I've got an Ubuntu Server on my LAN. I can fully use it (samba, ssh, apache2, xmpp...) by using it's ip address. But I want to use the hostname to connect (e.g. ssh). When I do a nslookup with the ip address of the server, the answer is: name = noname (which is NOT the server's hostname ;-) Other hosts on the LAN are responding with the correct hostname.

Output of nslookup (this is my ubuntu server): shows no hostname

Address:  name = noname.

Output of nslookup (this is my raspberryPi): shows the right hostname.

Address:  name = retropie.

All hosts get their ip address over DHCP. So the hosts, who show their hostname correctly were never configured separately.

  • What is your DNS server and do you have admin rights to it? May 13, 2016 at 17:35
  • Are you registered in the local server's DNS?
    – Bert
    May 13, 2016 at 17:37
  • Of course I have admin rights to my server :) I didn't set up an extra DNS Server. On my LAN there is only a router with connection to my ISP and a few other hosts. Those other hosts are a RaspberryPi and a Windows machine. Both show up the right hostnames when doing nslookup.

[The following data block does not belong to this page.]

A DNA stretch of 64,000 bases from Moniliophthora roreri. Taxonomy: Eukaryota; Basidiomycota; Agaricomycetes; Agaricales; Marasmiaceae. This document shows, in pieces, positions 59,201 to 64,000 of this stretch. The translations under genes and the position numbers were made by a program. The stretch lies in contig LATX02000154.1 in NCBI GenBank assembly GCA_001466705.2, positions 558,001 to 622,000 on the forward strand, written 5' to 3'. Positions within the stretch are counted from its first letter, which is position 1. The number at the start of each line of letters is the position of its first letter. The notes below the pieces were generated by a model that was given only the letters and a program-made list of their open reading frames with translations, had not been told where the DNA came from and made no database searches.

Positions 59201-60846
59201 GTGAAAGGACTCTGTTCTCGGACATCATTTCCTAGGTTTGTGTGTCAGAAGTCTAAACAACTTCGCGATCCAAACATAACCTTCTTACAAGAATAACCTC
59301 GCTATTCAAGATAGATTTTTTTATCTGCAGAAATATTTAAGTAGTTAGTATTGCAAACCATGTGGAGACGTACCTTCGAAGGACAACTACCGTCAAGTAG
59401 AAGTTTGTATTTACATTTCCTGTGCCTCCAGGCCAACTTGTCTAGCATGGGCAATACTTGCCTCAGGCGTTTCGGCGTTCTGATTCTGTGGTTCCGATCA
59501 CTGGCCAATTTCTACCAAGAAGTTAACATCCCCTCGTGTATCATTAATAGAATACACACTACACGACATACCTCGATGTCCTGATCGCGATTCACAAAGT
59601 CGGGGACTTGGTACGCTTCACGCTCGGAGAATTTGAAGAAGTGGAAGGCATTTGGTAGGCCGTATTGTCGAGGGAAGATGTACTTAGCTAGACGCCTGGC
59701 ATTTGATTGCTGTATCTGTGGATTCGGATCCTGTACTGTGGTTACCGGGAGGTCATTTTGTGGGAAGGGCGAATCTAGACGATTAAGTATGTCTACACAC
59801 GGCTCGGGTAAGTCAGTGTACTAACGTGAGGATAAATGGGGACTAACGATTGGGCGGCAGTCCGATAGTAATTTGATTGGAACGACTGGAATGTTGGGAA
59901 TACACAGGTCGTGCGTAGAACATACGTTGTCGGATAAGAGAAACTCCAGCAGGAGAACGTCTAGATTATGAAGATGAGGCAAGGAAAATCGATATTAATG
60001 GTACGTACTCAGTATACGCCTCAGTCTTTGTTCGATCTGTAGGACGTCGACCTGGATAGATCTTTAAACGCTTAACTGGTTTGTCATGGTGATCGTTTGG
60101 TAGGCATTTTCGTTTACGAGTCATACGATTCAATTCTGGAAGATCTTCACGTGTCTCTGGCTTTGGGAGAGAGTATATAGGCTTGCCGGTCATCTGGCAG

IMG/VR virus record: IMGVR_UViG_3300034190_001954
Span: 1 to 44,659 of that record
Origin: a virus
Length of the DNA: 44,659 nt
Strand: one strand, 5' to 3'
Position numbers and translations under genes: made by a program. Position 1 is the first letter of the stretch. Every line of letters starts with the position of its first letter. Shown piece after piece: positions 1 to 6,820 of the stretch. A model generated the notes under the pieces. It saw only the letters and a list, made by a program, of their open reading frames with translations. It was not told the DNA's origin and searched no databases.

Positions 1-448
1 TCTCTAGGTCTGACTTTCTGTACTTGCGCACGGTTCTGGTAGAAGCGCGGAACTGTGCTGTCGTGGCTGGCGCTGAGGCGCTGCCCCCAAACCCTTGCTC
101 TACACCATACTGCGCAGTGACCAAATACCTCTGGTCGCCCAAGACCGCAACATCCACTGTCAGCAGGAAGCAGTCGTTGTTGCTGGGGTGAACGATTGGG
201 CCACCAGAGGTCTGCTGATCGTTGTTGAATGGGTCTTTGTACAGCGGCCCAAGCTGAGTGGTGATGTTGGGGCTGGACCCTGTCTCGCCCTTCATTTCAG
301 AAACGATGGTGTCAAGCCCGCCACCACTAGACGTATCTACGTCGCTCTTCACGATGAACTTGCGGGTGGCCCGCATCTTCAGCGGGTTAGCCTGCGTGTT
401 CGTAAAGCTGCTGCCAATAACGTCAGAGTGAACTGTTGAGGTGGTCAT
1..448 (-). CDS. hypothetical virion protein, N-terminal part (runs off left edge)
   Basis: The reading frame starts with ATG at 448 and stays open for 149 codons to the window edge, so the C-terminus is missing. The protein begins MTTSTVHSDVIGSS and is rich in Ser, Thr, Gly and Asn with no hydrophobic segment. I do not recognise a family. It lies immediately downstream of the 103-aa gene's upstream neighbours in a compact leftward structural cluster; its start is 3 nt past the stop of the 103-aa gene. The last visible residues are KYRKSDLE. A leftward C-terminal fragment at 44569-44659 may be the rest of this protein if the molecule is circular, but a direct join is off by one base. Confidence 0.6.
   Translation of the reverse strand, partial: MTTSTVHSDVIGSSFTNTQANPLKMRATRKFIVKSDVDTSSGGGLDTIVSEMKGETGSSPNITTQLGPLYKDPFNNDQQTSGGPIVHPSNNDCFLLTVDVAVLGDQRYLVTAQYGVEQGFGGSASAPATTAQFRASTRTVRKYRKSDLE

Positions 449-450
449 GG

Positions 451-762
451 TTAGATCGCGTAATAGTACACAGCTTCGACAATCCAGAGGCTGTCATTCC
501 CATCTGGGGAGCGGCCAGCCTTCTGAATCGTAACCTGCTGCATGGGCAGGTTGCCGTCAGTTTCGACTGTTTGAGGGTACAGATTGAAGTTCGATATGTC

– bastele
    May 13, 2016 at 17:39
  • @Bert What do you mean with registering to my server's DNS ?
    – bastele
    May 13, 2016 at 17:42
  • 1
    @RedCricket on Ubuntu dig is included out of the box :)
    – grooveplex
    May 13, 2016 at 18:04

2 Answers 2


For such a small network and without the assumption that there is dns server on this network you can simply add the ip addresses to the local hosts file on each machine. I know this is a bit "old school" but it will be 100% solid and never fail.

The reason dns may failing is that your dhcp server may be providing dns settings for a dns server that either you do not control or one that does not get automatic updates from the dhcp system. If you add a static entry into your (dns server you control whose ip address is given out via dhcp) then you will get the correct nslookup from a cli from any machine on your network.

  • yes, it seems that ubuntu doesn't provide the hostname over DHCP by default. But because the rasberryPi does it, i search for a solution to also provide the hostname automatically for the DHCP-Server (router)
    – bastele
    May 14, 2016 at 7:07

There's no automatic system for making your hostname known to the rest of the network. If you have a DHCP server (often on your router in home setups) that might know it (I can see that mine does, but I don't know the DHCP protocol well enough to know how it's done). If you want others to know what IP address a certain name corresponds to, you (typically) have to set up DNS.

  • I edited my Question: The router gets the corresponding hostnames automatically for all my hosts but my ubuntu machine(s)
    – bastele
    May 13, 2016 at 17:59

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